Our two faces August 9, 2016Posted by Ubi Dubium in Questions.
Tags: emotions, facial reflection, left side, Lincoln, Questions, right side
When I was working on my last post on the arrest of the Mayor of Fairfax, I pulled a picture of him off the interwebs. As I was looking at it, I noticed that his expression was pretty asymmetrical.
Now I’m not just picking on Scott Silverthorne here, this is often true about a lot of people. We often seem to have two different expressions at the same time, one on each side. But this photo seemed to be a good example. Let’s take a closer look.
When you take an image, and mirror one side or the other to create a whole face you can see this better. Here’s an example where someone has reflected a famous photo of Lincoln:
Wow. Lincoln’s face was so asymmetrical that this looks like two different people. But you can also see that the two sides have slightly different expressions.
So I got out my high-tech image editing software (powerpoint) and tried reflecting the image of Silverthorne to see what I got.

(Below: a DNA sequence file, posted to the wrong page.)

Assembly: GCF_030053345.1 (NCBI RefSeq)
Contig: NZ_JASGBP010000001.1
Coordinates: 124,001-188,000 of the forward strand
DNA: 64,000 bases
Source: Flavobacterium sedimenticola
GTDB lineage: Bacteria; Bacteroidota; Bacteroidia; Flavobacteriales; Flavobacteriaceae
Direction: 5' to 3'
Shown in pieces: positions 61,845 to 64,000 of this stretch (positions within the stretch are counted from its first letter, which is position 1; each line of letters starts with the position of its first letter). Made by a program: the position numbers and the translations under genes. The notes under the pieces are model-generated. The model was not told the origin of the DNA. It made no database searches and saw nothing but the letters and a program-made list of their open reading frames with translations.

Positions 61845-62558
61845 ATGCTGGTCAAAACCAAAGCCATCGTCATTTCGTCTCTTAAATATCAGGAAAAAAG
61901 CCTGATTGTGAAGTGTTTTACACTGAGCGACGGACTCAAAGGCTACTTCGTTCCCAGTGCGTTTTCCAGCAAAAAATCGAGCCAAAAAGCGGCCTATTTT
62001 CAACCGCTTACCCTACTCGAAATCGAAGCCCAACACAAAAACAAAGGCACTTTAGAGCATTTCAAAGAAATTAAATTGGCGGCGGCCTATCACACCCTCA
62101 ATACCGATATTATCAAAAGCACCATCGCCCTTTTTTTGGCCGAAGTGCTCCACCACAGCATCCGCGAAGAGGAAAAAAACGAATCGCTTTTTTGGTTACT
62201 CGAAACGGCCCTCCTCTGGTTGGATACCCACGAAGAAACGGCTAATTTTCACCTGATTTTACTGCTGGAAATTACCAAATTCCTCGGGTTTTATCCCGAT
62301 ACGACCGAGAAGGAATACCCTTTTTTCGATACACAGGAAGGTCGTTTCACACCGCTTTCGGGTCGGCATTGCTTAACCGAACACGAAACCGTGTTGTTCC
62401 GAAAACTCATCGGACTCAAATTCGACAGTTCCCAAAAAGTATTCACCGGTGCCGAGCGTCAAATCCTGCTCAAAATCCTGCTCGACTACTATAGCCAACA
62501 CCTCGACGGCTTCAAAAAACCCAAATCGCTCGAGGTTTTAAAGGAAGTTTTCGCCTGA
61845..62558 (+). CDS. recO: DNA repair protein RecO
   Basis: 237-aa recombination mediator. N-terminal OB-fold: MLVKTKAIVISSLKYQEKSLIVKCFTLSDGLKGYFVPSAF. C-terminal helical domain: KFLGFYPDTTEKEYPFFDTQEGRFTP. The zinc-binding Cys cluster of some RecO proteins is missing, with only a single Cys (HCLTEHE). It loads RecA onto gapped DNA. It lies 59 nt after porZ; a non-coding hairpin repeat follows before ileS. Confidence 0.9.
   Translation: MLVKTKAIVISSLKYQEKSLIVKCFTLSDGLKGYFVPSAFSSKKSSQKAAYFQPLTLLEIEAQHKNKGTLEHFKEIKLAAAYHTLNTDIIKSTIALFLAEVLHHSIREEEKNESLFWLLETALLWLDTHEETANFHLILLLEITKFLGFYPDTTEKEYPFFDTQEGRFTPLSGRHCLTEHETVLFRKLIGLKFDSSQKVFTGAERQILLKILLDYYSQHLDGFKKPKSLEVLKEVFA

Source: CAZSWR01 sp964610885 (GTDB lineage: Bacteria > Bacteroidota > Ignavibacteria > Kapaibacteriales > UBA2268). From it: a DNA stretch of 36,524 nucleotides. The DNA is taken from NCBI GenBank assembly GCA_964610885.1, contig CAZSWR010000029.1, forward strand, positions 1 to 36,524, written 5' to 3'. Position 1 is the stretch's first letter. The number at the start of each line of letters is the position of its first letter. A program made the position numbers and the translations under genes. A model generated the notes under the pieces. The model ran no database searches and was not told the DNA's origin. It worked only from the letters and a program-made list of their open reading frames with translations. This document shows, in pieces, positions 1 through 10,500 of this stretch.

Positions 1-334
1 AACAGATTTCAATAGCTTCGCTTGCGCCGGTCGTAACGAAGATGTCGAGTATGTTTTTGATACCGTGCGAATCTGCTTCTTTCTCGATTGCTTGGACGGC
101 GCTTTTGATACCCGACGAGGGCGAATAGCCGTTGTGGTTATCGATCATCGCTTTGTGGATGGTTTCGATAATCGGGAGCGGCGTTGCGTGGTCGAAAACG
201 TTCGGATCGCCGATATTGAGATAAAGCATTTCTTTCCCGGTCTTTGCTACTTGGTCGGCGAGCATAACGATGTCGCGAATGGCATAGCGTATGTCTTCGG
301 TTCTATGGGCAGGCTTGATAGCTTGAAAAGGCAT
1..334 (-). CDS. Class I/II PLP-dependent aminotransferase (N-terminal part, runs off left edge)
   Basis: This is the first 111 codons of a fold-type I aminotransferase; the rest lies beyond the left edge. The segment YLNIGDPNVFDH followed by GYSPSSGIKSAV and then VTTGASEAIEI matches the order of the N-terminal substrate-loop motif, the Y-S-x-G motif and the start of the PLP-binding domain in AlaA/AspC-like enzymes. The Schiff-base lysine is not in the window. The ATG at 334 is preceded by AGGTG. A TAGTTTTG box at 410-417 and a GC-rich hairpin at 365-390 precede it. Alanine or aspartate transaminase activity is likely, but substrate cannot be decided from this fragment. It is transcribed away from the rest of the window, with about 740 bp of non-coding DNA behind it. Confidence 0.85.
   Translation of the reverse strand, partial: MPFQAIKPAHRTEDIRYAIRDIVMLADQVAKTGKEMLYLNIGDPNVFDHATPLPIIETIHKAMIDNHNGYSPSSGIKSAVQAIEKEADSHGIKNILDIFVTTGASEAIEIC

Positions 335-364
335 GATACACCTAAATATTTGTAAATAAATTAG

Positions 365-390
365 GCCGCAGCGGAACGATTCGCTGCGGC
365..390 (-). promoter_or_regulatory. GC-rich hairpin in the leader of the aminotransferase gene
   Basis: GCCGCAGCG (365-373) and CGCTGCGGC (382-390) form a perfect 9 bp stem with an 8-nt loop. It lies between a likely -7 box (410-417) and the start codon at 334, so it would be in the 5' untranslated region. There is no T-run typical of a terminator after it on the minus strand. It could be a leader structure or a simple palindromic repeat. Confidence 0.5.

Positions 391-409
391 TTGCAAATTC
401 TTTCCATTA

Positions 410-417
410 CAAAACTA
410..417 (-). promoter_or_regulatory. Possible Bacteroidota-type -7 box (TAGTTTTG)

So ignore the different widths of the face, since that’s just an artifact from the way his head was angled.
If you look at the left side of his face, he’s smiling. Not a sincere smile, there’s nothing happy in his eyes. He’s just making a smile with his mouth, like you might do when someone tells you to “say cheese”. Now on the right side of his face, there’s no smile at all. He’s just kind of angrily glowering at the world.
I know that each side of the face is controlled by one side of the brain. So I’m wondering if this effect comes from the two sides actually expressing different emotions, or whether it’s just a random function of the way our facial nerves are wired, or maybe something else? He’s had neck cancer, so it could be nerve damage from that and not emotional at all.
If there’s any neurology expert types out there, can you chime in on why this happens?
As an extra note, as I was looking for images for this post, I found lots of reflections of famous Hollywood types. Like this:
And they were very consistently so symmetrical that there was almost no difference between the original and the reflections. I know facial symmetry is a mark of beauty, but I also expect that the original photos had been doctored with photoshop specifically to eliminate asymmetries.